Rodney’s Ravings: Why a recession is taking its time to eventuate

Housing Market Written by Rodney Dickens, Dec 18 2023
Post by Rodney Dickens

Post by Rodney Dickens

It’s been 34 months since interest rates started to climb, and in that time, interest costs have risen more sharply than ever before. And yet, other than a hint of one in late-2022, a recession has failed to eventuate.

Unfortunately, that doesn’t mean one isn’t coming. Rather, it’s pretty common for it to take a few years for a recession to settle in after major interest rate increases begin.

To explain exactly why this is, it helps to think of the economy a bit like a super-tanker – massive ships which, once they’ve built up any sort of momentum, take a very long time to slow down again.

New Zealand’s economy had built up a lot of momentum prior to these latest interest rate increases, thanks to excessively stimulatory monetary policy and (to a lesser extent) stimulatory fiscal policy.

The first chart, below, shows the previous two major increases in mortgage interest rates before this latest one.

Annual GDP and avg mortgage rate graph

In both cases, recession didn’t arrive until a few years after interest rate increases began, with the 1997/98 and 2008/09 recessions shown by negative annual GDP growth.

During our last recession, mortgage interest rates started increasing in mid-2003 – several years before recession began in Q1 2008, followed by the GFC hitting GDP in late-2008. In this case there was a 50% increase in interest costs based on the average mortgage rate.

In the case of the mild recession in 1997/98, interest rates started to increase in early-1994 and remained high but variable until mid-1998. The trough to peak increase in interest costs over this period was 87%.

This time around, interest costs – based on the average mortgage rate offered by the major banks – have increased by roughly 130%.

So although the economy has been exhibiting normal super-tanker-type behaviour, it’s likely a recession isn’t too far away.

All past recessions have been linked to falling capital spending, as depicted in the second chart. The cyclical components of capital spending largely responsible for driving recessions are residential building, non-residential building, and spending on plant, machinery, and equipment (PME).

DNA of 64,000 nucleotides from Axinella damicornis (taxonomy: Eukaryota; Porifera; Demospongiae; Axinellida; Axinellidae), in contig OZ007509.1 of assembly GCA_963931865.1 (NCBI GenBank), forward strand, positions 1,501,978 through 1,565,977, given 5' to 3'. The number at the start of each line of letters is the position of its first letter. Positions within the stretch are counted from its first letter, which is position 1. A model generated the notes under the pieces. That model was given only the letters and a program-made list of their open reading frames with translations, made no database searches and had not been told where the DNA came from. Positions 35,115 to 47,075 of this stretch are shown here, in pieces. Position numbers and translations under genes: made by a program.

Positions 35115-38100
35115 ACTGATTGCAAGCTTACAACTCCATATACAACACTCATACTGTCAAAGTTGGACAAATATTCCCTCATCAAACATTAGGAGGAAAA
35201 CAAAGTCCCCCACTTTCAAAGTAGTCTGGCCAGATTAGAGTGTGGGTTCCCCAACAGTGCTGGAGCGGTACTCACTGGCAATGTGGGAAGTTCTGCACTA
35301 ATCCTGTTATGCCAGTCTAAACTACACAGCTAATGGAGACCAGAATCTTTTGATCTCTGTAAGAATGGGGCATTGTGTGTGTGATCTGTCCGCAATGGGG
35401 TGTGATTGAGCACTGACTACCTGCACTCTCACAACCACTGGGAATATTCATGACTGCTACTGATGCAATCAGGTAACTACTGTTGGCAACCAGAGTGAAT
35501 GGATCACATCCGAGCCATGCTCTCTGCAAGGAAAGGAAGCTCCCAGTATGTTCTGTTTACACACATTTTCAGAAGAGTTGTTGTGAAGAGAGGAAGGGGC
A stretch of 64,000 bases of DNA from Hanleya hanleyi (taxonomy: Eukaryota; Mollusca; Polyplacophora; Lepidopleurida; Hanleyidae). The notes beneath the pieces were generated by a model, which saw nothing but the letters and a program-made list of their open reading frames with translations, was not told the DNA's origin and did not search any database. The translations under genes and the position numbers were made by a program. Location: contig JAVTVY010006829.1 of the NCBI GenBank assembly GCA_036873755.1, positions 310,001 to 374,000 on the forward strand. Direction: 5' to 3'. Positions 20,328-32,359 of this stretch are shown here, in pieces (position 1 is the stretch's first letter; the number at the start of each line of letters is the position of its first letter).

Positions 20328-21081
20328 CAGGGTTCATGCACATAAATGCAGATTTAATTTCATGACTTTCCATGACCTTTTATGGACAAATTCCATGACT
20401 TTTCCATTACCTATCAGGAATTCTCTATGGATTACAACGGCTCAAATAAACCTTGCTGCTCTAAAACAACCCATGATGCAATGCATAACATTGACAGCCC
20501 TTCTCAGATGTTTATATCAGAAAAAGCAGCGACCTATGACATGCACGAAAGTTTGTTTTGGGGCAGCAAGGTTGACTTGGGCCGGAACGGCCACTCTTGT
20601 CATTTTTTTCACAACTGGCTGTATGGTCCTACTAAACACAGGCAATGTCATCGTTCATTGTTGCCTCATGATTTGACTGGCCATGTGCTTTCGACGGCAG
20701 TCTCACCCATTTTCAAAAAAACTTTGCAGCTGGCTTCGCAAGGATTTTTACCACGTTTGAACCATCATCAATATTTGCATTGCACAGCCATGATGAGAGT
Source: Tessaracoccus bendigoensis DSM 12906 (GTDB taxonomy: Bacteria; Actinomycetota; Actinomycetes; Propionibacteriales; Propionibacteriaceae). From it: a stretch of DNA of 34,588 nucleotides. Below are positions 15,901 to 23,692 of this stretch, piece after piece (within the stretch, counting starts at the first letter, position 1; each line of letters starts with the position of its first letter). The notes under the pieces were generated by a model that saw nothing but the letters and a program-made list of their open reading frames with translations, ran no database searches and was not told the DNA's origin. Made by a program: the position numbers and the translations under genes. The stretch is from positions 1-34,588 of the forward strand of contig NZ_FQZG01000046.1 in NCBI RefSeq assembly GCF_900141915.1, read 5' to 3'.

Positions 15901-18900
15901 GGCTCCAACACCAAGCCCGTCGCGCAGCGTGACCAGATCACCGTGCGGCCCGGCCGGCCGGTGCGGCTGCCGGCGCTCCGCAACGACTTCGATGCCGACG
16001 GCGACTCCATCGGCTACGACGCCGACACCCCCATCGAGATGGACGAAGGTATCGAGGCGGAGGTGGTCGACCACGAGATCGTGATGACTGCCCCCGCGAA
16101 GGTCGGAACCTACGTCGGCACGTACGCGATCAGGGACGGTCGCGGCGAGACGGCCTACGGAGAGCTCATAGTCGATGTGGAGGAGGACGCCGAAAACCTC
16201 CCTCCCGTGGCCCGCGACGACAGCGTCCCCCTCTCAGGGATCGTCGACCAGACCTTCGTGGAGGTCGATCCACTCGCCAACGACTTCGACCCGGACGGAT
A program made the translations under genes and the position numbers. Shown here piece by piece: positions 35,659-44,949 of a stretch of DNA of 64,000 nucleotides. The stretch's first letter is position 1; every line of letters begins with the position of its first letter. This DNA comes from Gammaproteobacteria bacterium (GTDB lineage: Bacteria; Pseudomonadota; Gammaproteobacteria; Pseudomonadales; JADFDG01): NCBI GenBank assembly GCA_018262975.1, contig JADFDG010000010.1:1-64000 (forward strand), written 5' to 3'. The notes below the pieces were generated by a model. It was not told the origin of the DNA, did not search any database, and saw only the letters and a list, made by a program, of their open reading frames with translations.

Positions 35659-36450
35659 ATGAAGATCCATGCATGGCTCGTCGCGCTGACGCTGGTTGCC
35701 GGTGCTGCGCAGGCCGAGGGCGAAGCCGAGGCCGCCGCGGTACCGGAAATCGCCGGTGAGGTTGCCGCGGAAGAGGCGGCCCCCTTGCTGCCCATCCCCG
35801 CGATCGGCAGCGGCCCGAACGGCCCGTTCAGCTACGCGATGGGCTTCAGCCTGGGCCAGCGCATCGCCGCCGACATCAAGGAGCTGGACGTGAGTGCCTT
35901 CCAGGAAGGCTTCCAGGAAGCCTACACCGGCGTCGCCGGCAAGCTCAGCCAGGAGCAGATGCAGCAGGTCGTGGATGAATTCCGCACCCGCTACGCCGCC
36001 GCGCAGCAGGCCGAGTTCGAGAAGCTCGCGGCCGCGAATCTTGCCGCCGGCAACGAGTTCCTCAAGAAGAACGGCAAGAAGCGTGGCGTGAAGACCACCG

GDP & spending graph

These factors don’t make up a huge proportion of GDP overall – 19% in the last year – but in recessions they each can fall by up to 20% or so.

If 19% of the economy shrinks by 20% - and assuming the other 81% of the economy doesn’t grow – that means a 3.8% fall in GDP. And even if the other 81% of the economy does grow by 2%, a 20% fall elsewhere will result in a 2% drop in GDP overall.

Consents for new dwellings have already fallen 34% from the peak in early-2022, but this is yet to be truly reflected in the GDP component for residential building. The most useful leading indicators of non-residential building activity and PME spending point to recessionary scale falls over the next year.

Given that the leading indicators of capital spending aren’t infallible, there’s scope for debate regarding exactly how far the GDP components will fall.

But the odds favour sufficient falls in residential building, non-residential building and PME spending resultin in a reasonable sized recession next year.

After the Reserve Bank’s latest commentary took a somewhat hawkish stance, which may mean even higher interest rates, adds to this risk. Its poor understanding of what’s in the pipeline, especially as far as residential building is concerned, means the Reserve Bank is likely to overdo the recession just as it has in the past.

By Rodney Dickens, Managing Director, Strategic Risk Analysis Ltd

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